Eyam

Extract from Lewis's Topographical Dictionary of England, 1831.
Transcribed by Mel Lockie, © Copyright 2010
Lewis Topographical Dictionaries

EYAM, a parish in the hundred of HIGH-PEAK, county of DERBY, comprising the townships of Eyam and Woodland-Eyam, and the hamlet of Foolow, and containing 1516 inhabitants, of which number, 1021 are in the township of Eyam, 1½ mile (N.W. by W.) from Stony-Middleton. The living is a rectory, in the archdeaconry of Derby, and diocese of Lichfield and Coventry, rated in the king's books at £13. 15. 5. The Duke of Devonshire was patron in 1826. The church is dedicated to St. Helen. There is a place of worship for Wesleyan Methodists.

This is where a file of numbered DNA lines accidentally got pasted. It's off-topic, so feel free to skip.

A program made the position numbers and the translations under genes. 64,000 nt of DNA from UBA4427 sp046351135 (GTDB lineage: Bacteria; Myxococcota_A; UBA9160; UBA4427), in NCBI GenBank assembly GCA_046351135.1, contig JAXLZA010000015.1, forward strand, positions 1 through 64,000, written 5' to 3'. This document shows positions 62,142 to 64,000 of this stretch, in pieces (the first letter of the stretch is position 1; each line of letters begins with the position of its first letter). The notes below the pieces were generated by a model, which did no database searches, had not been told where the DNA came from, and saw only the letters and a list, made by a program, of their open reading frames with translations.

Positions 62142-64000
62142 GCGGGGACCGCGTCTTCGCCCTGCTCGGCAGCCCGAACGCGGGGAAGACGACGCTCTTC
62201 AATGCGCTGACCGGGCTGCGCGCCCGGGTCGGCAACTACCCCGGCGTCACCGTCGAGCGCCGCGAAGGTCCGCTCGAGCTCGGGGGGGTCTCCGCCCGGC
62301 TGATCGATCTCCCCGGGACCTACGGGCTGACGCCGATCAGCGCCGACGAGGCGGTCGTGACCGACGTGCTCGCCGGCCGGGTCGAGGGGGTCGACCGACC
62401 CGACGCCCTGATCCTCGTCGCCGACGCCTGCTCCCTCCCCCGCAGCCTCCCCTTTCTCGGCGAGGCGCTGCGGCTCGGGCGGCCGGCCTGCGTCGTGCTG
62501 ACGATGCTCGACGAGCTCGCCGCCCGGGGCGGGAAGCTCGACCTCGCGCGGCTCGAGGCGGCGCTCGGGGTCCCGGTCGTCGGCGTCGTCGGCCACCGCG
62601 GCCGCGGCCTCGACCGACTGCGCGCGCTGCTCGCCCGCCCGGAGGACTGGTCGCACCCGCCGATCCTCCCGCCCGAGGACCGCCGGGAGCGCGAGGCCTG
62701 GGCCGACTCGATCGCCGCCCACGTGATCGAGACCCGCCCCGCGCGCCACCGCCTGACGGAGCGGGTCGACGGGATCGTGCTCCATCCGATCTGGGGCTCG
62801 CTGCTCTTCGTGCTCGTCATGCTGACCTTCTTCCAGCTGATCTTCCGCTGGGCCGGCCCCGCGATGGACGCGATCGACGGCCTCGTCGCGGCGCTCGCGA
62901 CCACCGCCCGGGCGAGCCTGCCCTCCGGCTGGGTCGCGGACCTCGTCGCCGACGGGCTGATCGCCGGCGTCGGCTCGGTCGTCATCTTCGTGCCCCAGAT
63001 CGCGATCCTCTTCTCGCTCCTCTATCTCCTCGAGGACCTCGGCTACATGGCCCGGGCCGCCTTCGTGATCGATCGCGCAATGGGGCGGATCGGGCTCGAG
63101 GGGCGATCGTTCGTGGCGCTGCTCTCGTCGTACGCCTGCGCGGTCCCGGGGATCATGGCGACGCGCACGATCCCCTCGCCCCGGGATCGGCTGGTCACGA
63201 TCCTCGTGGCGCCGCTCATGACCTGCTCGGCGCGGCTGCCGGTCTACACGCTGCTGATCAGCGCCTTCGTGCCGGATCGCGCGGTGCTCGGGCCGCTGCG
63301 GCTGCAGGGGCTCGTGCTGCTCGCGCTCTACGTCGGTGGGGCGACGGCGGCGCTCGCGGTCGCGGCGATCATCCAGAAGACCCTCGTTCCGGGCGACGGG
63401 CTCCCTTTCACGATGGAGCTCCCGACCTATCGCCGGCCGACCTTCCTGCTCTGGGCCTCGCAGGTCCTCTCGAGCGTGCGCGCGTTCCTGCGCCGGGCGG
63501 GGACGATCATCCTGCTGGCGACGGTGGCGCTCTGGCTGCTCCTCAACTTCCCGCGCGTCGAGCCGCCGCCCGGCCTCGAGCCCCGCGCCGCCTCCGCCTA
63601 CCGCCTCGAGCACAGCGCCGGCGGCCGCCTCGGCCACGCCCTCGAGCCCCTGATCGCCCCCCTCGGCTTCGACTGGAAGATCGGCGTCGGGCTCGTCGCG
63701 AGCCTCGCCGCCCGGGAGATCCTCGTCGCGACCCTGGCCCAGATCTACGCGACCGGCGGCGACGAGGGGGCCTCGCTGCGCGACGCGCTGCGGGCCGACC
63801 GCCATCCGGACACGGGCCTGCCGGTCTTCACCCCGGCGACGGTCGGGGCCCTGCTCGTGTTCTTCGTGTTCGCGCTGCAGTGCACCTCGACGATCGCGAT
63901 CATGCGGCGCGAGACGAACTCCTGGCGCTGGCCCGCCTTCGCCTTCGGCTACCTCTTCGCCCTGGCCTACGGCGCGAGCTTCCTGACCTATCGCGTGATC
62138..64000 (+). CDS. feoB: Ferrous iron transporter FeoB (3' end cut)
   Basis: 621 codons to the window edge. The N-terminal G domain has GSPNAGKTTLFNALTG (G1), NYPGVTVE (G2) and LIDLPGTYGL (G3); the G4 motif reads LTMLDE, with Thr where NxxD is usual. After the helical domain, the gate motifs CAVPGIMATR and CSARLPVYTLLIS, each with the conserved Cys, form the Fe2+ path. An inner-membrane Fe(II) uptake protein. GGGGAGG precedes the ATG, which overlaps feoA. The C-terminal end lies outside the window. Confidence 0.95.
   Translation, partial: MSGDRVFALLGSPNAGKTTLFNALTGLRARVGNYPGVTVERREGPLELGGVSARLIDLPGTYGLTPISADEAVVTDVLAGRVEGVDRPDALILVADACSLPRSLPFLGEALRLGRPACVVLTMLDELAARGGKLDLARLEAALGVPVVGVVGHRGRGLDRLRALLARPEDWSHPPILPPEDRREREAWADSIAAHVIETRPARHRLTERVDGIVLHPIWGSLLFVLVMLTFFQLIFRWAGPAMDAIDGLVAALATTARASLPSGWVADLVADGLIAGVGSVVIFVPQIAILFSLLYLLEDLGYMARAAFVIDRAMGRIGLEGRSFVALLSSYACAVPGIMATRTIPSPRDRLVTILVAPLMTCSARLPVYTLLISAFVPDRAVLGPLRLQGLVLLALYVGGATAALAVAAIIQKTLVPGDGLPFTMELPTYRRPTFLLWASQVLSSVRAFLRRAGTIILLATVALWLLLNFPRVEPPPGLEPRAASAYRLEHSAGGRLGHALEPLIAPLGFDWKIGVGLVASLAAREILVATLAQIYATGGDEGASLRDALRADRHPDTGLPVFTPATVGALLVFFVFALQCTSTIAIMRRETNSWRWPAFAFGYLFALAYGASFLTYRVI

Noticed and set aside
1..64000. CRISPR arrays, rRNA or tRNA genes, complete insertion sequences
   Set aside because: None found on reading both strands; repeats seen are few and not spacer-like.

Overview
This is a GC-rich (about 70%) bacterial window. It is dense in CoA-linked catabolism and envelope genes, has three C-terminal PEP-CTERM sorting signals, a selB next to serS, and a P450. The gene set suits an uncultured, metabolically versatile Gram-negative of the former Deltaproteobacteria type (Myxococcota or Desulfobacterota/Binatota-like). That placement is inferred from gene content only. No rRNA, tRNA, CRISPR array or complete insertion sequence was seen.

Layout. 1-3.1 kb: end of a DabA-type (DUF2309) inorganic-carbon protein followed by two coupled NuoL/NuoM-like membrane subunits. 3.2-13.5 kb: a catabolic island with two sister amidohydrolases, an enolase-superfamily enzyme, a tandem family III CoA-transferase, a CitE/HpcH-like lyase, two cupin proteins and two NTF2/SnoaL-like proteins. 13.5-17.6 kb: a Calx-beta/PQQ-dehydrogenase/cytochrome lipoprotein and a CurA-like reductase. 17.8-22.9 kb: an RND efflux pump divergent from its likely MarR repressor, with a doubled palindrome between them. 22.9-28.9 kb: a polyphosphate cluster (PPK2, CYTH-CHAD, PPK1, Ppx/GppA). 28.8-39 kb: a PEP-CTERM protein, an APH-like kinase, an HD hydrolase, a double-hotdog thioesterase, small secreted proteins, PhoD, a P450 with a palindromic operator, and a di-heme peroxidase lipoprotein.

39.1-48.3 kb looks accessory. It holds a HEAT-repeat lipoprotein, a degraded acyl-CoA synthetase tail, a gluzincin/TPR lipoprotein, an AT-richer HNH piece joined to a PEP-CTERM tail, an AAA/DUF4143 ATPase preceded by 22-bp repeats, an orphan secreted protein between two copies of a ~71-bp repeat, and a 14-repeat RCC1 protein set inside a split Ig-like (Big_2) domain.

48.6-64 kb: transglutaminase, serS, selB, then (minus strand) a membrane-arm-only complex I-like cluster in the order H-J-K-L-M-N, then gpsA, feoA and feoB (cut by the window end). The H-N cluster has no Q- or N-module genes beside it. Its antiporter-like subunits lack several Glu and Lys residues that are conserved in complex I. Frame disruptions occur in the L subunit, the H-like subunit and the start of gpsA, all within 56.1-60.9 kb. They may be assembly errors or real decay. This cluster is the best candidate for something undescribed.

A free school is endowed with about £12 per annum, for which twenty poor children are educated: the school-house was rebuilt in 1826, by voluntary contribution. In September and October, 1665, the infection having been conveyed hither in a package from London, four-fifths of the inhabitants of the village were carried off by the plague. This parish is within the honour of Tutbury, duchy of Lancaster, and within the jurisdiction of a court of pleas held at Tutbury every third Tuesday, for the recovery of debts under 40s. Ann Seward, poetess and novelist, was a native of this place, of which her father was rector.

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